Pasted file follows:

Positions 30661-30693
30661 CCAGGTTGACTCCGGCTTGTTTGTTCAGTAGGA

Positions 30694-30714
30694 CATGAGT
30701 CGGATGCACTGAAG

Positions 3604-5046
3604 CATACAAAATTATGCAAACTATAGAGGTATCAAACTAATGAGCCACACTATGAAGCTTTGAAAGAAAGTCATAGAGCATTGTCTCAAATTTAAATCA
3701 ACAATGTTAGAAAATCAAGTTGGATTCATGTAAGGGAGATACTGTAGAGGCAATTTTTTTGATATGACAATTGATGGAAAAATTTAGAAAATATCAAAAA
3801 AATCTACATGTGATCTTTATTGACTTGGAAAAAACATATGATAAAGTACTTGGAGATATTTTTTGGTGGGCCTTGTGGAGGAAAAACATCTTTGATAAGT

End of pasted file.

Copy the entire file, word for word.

Positions 30661-30693
30661 CCAGGTTGACTCCGGCTTGTTTGTTCAGTAGGA

Positions 30694-30714
30694 CATGAGT
30701 CGGATGCACTGAAG

Positions 3604-5046
3604 CATACAAAATTATGCAAACTATAGAGGTATCAAACTAATGAGCCACACTATGAAGCTTTGAAAGAAAGTCATAGAGCATTGTCTCAAATTTAAATCA
3701 ACAATGTTAGAAAATCAAGTTGGATTCATGTAAGGGAGATACTGTAGAGGCAATTTTTTTGATATGACAATTGATGGAAAAATTTAGAAAATATCAAAAA
3801 AATCTACATGTGATCTTTATTGACTTGGAAAAAACATATGATAAAGTACTTGGAGATATTTTTTGGTGGGCCTTGTGGAGGAAAAACATCTTTGATAAGT